There is one interesting development which Yaroslavsky, honest as he is, does not mention. Under the common pressure, the bitterness between rival forms of belief disappeared altogether. Orthodox and Jews supported each other in the difficult task of keeping open their places of worship. Baptists contributed to the upkeep of Orthodox parishes. As in the old days with liberal and revolutionary thought, the prison became a common meeting-house of fellowship and sympathy for the religious minded, and on their release the ministers of one religion would be visited and congratulated by those of another. It was inevitable too -- in such a country as Russia, where sympathy with the suffering and oppressed has always been a primary instinct -- that the hardships suffered by the priests should have banished the last traces of any class barriers that separated them from the laity. In country parishes they found a solid support in the peasantry, which served to carry them through the worst of their troubles. The humorlessness of the government propagandists was a repetition of an error which, in the old days, was often made by the educated -- whether governors, generals or revolutionary propagandists -- who all alike would spoon-feed the peasants as if they had no minds of their own, and often came in for rude surprises.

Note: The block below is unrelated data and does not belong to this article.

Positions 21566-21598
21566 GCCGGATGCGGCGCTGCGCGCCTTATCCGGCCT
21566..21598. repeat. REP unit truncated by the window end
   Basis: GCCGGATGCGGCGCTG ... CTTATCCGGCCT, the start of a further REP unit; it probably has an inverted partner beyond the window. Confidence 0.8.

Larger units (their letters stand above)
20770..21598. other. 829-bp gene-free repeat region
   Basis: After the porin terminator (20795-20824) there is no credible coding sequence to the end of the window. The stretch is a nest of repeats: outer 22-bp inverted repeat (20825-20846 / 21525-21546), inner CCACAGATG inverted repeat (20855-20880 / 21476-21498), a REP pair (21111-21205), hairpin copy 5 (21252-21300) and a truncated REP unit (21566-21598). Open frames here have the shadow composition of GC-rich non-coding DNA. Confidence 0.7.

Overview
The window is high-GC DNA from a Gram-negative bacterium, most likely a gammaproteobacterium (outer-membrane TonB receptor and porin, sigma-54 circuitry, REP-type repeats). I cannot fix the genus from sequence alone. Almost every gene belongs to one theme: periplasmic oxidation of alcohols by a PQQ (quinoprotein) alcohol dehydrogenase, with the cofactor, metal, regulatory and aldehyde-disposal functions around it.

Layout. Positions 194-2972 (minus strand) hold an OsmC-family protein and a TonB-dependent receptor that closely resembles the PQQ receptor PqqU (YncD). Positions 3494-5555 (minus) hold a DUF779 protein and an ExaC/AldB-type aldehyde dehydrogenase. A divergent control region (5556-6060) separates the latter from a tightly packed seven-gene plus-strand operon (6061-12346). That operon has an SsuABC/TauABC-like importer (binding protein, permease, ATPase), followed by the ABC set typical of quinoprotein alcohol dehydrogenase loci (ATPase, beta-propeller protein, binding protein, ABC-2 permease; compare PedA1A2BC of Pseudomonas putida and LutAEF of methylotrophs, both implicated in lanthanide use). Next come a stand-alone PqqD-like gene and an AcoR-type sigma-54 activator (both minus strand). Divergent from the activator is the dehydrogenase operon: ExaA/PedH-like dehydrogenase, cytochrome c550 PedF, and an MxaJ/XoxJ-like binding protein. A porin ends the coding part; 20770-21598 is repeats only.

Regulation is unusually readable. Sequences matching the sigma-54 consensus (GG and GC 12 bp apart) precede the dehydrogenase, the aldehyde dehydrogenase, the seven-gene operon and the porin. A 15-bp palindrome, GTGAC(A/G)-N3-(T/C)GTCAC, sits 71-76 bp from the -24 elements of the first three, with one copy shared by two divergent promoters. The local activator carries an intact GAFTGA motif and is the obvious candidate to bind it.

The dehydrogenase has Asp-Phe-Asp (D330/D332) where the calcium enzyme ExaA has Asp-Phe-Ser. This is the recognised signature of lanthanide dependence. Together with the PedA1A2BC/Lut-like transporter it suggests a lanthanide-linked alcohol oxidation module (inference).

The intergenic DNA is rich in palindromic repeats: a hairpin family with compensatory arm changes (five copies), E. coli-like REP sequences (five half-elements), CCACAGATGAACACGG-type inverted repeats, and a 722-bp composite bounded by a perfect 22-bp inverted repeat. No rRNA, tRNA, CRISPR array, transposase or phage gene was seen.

On the other side, Marxism itself, though acknowledging no foundation but sheer materialism, in Russia inevitably, like any other form of belief, became an idealism. After all, as has been recognized by the acutest of all its critics -- once a Communist leader and now a Professor of Dogmatic Theology, Professor Sergius Bulgakov, the Marxist objective was the happiness of all -- the poor, the maimed, the oppressed, the weak, the very old, the very young, the weaker sex -- in other words, what we should describe as the Kingdom of God on earth, and the really great things that have been achieved in these directions are the finest part of the Soviet record. Does not God see all this, the critic asks, and will He hold to shame this will to a better world? Young Communists themselves felt the void in which their materialist creed had left them. They have set themselves the sternest standards in ethics, but this could not fill the gap. In the end it becomes like a contest between two creeds which cannot see how alike they are: "Saul, Saul, why persecutest thou me?" The view of Communism now accepted everywhere in Russia is that it is an ideal not yet attained and far-off; and that is how we all regard Christianity. Communism no longer means to Russians anything connected with the first blood-stained years of the Revolution; it is the ideal, to be realized fully in the future, of complete and absolute devotion to the community. The guerrilla fighter shows it when he dashes in on the German tanks with his hand grenade regardless of any thought of escape. The Russian airman shows it, if he finds his wings on fire, when he automatically dives for any neighboring German munition dump, and blows it up and himself with it. This devotion is to be found in many other countries in the present struggle: we were proud of its presence under the blitz in London. One of the most sympathetic accounts of the courage and devotion of the travelling church missionaries of today comes from the pen of Yaroslavsky himself. And from a sturdy priest comes the most understanding appreciation of the moral value of the Communist training in a boy of 10 or 12, ending with the words: "Lord, what a good child of our Mother the Church might be made of him!"